Kinesics is the study of “body language”, which explores how movements and gestures project a person’s hidden thoughts. Blushing is an obvious reaction. But more subtle ones can be used. When body language contradicts verbal expression, tension, conflict and interesting scenarios increase. This is a great opportunity for writers.

According to Janet Lee Carey, author of Dragon’s Keep, body language:

  • Shows the subtle undercurrent of communications between characters (of which either may not be consciously aware).
  • Shows the comic or tragic elements behind the dialogue.
  • Reveals the character’s true feelings (regardless of what he or she is saying).

In order to accomplish this, the writer must learn to accurately interpret the subtle signals of body language and translate them into the written form. One way is to look at yourself. Ask yourself: what do you do when you’re nervous? Excited? Thrilled? Sad? Angry? How do you do housework when you’re angry? When you’re happy? It helps to look at the same action under different moods to distill out the finer nuances of gesture and movement.

Pay attention to your own body, suggests Carey. “How do you sit? How do you move? How do you breathe?” Pay attention to your moods and what your body does then. For instance, what do you do with your hands when you’re nervous? How do you speak when you’re impatient? How do you cook when you’re happy? How about when you’re mad?

Carey lists the areas of the body where emotions can be detected by other characters. These include: skin, breathing (swallowing), eyes, eyebrows, ears, lips, jaw, neck, shoulders, arms, hands, back, sexual organs, legs and feet. On the other hand, physical areas where a character may feel an emotion but not show it is: pain in the body, skin, tongue, throat, heart, stomach, sexual organs, and pulse.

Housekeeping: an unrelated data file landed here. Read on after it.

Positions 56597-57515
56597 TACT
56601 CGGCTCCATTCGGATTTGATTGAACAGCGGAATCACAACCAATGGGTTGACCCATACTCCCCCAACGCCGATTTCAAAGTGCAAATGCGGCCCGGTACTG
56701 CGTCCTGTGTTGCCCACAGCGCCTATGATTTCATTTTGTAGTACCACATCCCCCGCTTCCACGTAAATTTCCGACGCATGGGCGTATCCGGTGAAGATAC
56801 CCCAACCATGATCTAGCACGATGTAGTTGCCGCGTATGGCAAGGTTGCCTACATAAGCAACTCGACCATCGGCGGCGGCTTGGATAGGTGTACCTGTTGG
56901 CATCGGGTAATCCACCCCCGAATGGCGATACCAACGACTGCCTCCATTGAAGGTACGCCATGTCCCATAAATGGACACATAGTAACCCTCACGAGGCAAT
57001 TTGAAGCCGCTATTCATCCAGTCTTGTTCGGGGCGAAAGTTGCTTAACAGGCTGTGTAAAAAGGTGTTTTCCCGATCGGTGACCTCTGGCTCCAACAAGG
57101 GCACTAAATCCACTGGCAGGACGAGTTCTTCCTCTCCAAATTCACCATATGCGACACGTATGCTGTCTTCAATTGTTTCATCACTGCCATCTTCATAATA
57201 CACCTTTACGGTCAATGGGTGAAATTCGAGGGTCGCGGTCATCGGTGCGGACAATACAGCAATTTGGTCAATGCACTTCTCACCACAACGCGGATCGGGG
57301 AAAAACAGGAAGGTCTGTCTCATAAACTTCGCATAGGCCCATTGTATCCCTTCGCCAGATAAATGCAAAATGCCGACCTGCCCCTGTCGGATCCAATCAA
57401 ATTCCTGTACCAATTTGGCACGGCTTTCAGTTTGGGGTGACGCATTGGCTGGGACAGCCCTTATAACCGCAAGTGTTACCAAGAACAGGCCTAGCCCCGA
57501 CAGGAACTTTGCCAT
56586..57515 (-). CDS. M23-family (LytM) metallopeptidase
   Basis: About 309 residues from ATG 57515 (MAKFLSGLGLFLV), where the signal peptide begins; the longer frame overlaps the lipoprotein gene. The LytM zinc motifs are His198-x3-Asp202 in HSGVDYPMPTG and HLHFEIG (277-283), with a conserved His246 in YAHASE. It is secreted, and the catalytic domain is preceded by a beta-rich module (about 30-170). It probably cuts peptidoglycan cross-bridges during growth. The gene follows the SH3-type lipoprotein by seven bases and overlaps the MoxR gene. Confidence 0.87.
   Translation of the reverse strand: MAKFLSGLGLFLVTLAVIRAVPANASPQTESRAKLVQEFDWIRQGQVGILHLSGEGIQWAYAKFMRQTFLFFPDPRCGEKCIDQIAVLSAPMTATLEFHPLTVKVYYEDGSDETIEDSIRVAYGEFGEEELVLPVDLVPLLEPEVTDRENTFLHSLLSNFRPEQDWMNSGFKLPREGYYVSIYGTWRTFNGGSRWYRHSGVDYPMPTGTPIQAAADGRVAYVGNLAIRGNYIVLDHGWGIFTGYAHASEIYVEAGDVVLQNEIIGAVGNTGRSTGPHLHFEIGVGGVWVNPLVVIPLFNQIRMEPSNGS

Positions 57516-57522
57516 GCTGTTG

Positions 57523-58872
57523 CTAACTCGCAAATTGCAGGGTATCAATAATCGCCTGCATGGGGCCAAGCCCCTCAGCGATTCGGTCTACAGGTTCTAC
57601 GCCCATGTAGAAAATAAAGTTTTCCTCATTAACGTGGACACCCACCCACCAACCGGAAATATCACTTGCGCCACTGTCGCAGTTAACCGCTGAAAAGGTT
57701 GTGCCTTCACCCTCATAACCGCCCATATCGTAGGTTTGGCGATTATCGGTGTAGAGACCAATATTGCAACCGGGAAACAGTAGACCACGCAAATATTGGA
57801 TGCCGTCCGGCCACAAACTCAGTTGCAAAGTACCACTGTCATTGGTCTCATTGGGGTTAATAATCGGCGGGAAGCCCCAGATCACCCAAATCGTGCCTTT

You can use body language imaginatively in several ways. Here are a few:

  • Amplification and contradiction: use body movements and facial expressions to either enhance or contradict the verbal expression
  • Reactions to invasion of personal space: show signs of restlessness, such as hunching of the shoulders, tucking in of the chin, backing up
  • Masking: this is when a character defends personal spac by showing indifference or confidence while masking their true feelings (e.g., remember when Like faced the Emperor in that last battle aboard the Deathstar? Despite his quiet show of confidence, he swallowed [his fear]).

Body language can either amplify or contradict what is said between two characters. The latter, of course, is usually more interesting, because it sets up tension and underlying conflict.

The following is an example of amplification:

“So, what happened?” Jenny asked, leaning forward and gazing directly at Mark.

Jenny’s body language matches her dialogue, amplifying her genuine concern. Here’s an example of contradiction:

“Hey, great to see you,” Dave said, crossing his arms and edging back to slouch against the wall.

Tom wandered to the fridge and opened it to look inside. “Can I have a beer?”

Dave fixed a hard smile at Tom. “Sure.”

FictionWriter-front cover-2nd ed-webIt’s obvious that Dave isn’t happy to see Tom, and his body language contradicts what he said. This makes for compelling reading. Subtext (beneath the surface of dialogue) adds interest and intrigue, particularly when it contradicts or complicates the verbal message.

 

References

Munteanu, Nina. 2009. The Fiction Writer: Get Published, Write Now! Starfire World Syndicate. Louisville, KY. 266pp.

 

Nina Munteanu is an ecologist and internationally published author of award-nominated speculative novels, short stories and non-fiction. She is co-editor of Europa SF and currently teaches writing courses at George Brown College and the University of Toronto. Visit www.ninamunteanu.ca for the latest on her books.

Importance of Setting in a Novel

I travel, always arriving in the same place—Dejan Stojanovic, The Shape

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Mountain cabin in Switzerland (photo by Nina Munteanu)